In his first public appearance since being ousted, the former LSU hospitals chief said Thursday he is concerned about the future of LSU medical schools if some of the proposals being discussed come to fruition.
“There’s a simplistic view that you can just move medical education out and spread it out across the state,” said Fred Cerise, the former vice president for health services and medical education at LSU, at the League of Women Voters of Baton Rouge panel discussion on privatization of government services.
Cerise’s duties were reassigned in August during a time when the state’s public hospital system faced a possible cut of more than $300 million in the money LSU receives to treat the poor and uninsured.
The average academic medical education center has 600 beds, Cerise said. That scale allows schools to train various disciplines and specialties, he said.
Prior to the latest round of cuts, New Orleans facilities had about 200 beds to support two medical schools, Cerise said.
“It is woefully inadequate in terms of size for a major medical academic center,” Cerise said. “Obviously, if you shrink that, it has an impact on the training program.”
Future plans call for even fewer beds at the medical education facilities and the possibility of moving the training of some “residents” to various hospitals across the state, he said. Residents are doctors who recently graduated medical school, received their medical degrees, and to become fully licensed, need to train for three-to-seven years under the supervision of a seasoned physician.
“If you move 10 residents to this hospital, 20 residents to that hospital, you’re not going to have those same considerations at each hospital. You won’t have the same infrastructure support as you’re going to have a larger facility,” Cerise said.
A wide variety of specialists and technology often isn’t available in some facilities as would be in a larger medical education facility, he said.
“You need those things to be attractive to students and residents and to have a good quality program,” he said. “That is a fundamental difference.”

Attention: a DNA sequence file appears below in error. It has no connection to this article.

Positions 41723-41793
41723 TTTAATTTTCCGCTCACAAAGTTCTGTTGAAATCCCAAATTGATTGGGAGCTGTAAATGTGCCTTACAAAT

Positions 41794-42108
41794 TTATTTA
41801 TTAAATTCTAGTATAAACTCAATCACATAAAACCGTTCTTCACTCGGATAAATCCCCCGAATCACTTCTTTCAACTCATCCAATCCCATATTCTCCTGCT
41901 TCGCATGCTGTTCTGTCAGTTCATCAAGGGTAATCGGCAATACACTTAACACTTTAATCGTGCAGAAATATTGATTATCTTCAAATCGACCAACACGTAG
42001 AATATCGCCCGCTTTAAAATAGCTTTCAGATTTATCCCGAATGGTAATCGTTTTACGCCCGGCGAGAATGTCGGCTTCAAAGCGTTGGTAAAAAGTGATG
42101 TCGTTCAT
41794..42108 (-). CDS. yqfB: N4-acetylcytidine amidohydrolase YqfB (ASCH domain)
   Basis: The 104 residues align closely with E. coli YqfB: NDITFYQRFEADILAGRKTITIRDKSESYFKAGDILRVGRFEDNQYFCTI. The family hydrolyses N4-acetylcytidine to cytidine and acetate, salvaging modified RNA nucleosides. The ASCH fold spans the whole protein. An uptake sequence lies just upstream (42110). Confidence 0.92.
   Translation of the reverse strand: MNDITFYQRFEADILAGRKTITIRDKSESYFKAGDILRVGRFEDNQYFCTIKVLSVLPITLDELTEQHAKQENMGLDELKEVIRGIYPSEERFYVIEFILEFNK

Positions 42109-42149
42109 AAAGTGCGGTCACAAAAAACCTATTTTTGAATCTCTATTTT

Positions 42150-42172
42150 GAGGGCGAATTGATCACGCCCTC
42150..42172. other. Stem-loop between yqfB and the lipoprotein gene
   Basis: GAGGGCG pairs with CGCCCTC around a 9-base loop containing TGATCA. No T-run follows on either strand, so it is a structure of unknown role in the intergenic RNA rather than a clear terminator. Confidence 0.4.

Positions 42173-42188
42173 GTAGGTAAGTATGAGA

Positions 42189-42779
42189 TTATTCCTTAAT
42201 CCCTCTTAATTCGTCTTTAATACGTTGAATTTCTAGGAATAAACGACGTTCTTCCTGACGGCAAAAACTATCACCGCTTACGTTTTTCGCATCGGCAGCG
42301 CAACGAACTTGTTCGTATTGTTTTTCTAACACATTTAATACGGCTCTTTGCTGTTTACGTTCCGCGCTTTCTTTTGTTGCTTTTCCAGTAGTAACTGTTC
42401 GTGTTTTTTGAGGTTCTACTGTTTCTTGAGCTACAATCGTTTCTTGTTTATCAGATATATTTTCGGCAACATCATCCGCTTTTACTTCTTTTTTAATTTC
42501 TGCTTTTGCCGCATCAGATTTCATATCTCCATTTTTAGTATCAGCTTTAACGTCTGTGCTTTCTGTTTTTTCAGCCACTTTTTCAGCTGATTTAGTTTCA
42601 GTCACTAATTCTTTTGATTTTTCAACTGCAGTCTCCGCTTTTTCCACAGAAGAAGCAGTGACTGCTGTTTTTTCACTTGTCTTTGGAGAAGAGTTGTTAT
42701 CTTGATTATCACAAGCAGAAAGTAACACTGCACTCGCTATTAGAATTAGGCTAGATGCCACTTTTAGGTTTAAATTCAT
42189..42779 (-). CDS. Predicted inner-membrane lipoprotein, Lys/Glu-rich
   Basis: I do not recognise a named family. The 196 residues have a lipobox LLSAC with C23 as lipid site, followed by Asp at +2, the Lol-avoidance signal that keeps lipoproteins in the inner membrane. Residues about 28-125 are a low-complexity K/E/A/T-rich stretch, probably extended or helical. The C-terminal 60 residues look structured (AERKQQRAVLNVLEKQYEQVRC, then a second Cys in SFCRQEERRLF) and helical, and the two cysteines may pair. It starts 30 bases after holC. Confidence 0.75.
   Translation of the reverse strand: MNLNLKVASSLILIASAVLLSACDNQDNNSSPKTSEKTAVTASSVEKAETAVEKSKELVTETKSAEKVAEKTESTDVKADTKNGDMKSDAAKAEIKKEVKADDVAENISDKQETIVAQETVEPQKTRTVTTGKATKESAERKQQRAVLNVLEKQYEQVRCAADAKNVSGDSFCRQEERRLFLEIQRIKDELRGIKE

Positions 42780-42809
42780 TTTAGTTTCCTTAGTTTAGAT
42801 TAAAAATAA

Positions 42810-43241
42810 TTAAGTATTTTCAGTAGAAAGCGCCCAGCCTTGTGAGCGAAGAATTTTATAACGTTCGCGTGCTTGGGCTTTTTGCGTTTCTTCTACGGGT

Cerise’s roughly $330,000 annual contract with LSU continues until September 2015, he said.
“I’m on leave right now,” he said after the panel discussion.
The contract requires LSU to offer him another job on which they can agree, he said.
“The agreement I have ... is that I’d take some time off and figure out if there is something I want to do with the school,” Cerise said. “I could go back to teaching. I don’t know if I’d go back to seeing patients. It has been a while.”
Cerise said he is considering opportunities outside LSU in both Louisiana and in other states.
About 50 people attended the luncheon.
Jean Armstrong, president of the League of Women Voters of Baton Rouge, ordered reporters and photographers not to identify anyone in the audience. She said state employees were part of the luncheon crowd and their attendance could lead to their firing.
The discussion was about efforts to privatize some state government services.
In addition to Cerise, panelists included Tom Aswell, a former official with the state Office of Risk Management, and Albert Samuels, who teaches political science at Southern University. They mostly discussed contracting a private insurance company to handle health coverage for state employees, retirees and their families.
Scott M. Richard, executive director for Louisiana School Boards Association, focused on new programs for vouchers and charter schools that he said are transferring taxpayer dollars for public education to private companies.
Armstrong said she also invited legislators, bloggers and members of the Jindal administration who generally back privatizing government services. They did not attend.